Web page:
“What, then, has been gained to the anti-slavery cause by the election of Mr. Lincoln? Not much, in itself considered, but very much when viewed in the light of its relations and bearings. For fifty years the country has taken the law from the lips of an exacting, haughty and imperious slave oligarchy. The masters of slaves have been masters of the Republic. Their authority was almost undisputed, and their power irresistible. They were the President makers of the Republic, and no aspirant dared to hope for success against their frown. Lincoln’s election has vitiated their authority, and broken their power. It has taught the North its strength, and shown the South its weakness. More importantly, it has demonstrated the possibility of electing, if not an Abolitionist, at least an anti-slavery reputation to the Presidency of the United States. The years are few since it was thought possible that the Northern people could be wrought up to the exercise of such startling courage. Hitherto the threat of disunion has been as potent over the politicians of the North, as the cat-o’-nine-tails is over the backs of the slaves. Mr. Lincoln’s election breaks this enchantment, dispels this terrible nightmare, and awakens the nation to the consciousness of new powers, and the possibility of a higher destiny than the perpetual bondage to an ignoble fear.” (Excerpted from “The Late Election,” Douglass’ Monthly, December 1860, FULL TEXT via University of Rochester)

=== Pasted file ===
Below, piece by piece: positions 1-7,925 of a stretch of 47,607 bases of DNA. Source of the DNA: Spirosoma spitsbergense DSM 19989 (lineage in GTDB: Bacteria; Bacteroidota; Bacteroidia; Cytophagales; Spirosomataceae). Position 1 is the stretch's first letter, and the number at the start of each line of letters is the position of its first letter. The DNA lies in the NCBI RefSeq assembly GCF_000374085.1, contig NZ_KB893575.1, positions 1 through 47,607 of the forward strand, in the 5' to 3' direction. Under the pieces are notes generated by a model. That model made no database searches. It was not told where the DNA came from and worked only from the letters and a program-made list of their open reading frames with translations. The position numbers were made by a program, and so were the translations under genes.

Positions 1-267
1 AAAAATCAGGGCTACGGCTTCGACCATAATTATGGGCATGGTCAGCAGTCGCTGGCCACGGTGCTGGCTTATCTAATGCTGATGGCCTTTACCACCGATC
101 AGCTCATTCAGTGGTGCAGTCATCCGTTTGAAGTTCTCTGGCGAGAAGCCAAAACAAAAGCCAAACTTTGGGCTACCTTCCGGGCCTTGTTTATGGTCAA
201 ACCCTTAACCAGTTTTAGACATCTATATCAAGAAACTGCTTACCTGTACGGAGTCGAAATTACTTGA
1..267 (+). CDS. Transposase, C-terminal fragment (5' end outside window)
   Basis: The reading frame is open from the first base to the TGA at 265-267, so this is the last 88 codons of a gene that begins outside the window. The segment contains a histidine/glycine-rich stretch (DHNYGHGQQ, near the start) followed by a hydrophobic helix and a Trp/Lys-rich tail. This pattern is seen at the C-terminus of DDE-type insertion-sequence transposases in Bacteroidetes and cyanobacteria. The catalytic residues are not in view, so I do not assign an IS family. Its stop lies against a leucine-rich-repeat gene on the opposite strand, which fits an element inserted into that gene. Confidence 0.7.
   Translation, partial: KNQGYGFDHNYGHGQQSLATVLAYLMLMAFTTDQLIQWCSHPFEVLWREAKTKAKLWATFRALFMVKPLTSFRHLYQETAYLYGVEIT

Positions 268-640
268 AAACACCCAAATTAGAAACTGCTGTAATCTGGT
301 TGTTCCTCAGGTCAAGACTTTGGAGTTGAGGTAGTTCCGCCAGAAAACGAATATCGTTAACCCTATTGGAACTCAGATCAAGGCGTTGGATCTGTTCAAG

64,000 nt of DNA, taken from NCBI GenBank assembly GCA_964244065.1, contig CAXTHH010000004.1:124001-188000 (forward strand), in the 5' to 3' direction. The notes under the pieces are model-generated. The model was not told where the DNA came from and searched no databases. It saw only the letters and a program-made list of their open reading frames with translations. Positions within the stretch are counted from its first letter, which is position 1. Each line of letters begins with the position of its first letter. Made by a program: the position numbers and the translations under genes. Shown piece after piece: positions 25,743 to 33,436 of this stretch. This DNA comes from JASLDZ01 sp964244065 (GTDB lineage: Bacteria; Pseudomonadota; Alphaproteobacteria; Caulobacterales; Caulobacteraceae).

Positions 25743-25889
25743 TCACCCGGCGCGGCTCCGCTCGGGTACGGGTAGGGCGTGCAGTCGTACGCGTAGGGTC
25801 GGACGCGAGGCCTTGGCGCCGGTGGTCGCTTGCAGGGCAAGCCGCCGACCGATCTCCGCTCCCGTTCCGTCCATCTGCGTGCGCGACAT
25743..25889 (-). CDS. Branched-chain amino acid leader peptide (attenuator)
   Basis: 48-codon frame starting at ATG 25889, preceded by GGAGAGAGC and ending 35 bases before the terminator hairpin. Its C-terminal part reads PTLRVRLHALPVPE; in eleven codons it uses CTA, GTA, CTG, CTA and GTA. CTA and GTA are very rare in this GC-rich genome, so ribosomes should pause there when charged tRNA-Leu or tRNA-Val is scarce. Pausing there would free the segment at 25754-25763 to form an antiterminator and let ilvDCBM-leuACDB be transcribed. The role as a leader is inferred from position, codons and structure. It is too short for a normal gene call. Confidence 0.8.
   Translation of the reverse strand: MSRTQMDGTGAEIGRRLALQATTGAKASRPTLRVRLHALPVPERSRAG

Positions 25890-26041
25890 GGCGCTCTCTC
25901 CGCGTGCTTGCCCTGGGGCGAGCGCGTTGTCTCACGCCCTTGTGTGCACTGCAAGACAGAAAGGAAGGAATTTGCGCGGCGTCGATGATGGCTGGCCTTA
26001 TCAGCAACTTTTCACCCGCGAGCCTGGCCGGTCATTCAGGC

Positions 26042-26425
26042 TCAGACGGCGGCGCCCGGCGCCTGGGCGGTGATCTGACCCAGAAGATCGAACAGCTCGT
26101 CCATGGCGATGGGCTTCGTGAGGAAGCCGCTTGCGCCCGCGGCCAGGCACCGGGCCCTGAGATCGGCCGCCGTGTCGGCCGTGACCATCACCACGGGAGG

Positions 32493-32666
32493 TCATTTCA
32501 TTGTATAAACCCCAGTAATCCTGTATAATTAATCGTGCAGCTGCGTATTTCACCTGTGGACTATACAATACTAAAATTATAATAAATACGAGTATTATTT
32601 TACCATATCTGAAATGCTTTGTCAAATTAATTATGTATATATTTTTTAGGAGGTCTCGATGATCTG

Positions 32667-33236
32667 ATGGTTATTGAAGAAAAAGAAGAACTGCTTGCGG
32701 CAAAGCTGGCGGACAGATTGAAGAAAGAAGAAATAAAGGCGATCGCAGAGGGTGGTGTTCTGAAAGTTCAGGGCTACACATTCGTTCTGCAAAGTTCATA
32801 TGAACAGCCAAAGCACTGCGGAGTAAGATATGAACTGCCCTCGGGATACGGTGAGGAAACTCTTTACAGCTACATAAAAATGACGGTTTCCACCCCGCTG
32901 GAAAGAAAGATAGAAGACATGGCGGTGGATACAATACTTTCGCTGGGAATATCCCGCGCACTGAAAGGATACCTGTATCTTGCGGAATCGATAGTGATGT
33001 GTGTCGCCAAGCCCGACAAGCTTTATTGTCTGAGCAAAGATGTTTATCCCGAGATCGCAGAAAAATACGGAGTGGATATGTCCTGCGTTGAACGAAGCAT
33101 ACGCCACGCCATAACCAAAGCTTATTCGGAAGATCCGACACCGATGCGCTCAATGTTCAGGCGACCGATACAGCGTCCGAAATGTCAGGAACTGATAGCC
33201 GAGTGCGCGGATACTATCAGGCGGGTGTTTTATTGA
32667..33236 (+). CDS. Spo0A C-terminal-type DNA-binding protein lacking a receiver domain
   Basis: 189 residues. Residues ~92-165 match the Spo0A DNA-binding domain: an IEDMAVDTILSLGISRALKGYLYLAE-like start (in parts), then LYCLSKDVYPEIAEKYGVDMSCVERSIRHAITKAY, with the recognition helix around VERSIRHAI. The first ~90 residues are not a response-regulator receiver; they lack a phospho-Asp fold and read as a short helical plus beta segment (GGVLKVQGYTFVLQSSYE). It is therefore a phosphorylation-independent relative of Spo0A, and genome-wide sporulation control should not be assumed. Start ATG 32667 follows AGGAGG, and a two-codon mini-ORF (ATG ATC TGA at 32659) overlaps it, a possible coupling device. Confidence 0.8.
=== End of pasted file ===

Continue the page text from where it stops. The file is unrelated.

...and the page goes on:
Let’s hope that those who say that they will never vote for Biden will take close measure of Douglass’ words and come to the understanding that Biden’s reelection is absolutely necessary if we hope to “break the spell” of Trump and the MAGA movement. To believe that sitting out the storm or voting for a third party candidate is the best course is a pernicious and dangerous delusion.

Let’s hope we are smarter. No Biden, no leverage. No Biden, no progressive agenda. We will be fighting on our heels, to put it mildly, to prevent the slide toward a dark authoritarian time. And once we arrive at that place, the climb back is steep, likely long, and dangerous.

Normandy and nationalism

Watching the ceremony at Normandy reminds me that nationalism can be the source of heroism, unity, and uplift as well as their opposites. It isn’t a substitute for internationalism, but it doesn’t have to be the latter’s antithesis either. One can reinforce the other, provided the requisite political activists are committed to that task.

D-Day

Today’s celebration of D-Day takes on new meaning this year. Once again we are faced with the challenge of fending off and defeating a rising fascist threat here at home and worldwide. But this time the main field of struggle, unlike 80 years ago, is the current elections where Biden and other Democratic candidates face off against Trump and other Republicans.

The outcome of this existential struggle will turn, not on the weapons of war as it did seven decades ago, but the energy, unity, and political acuity of an expansive coalition (which it should be emphasized has the Democratic Party in its middle) and its success in educating and activating tens of millions to vote on election day for Biden and other Democrats running for office.

Each of us, I believe, can and should find a practical way to assist in this effort. Nothing wrong with rhetorical broadsides against Trump and MAGA on social media, but such broadsides are no substitute for the seemingly drab, out of view work to register and mobilize tens of millions of voters to use their voting power to defeat Trump and MAGA in November.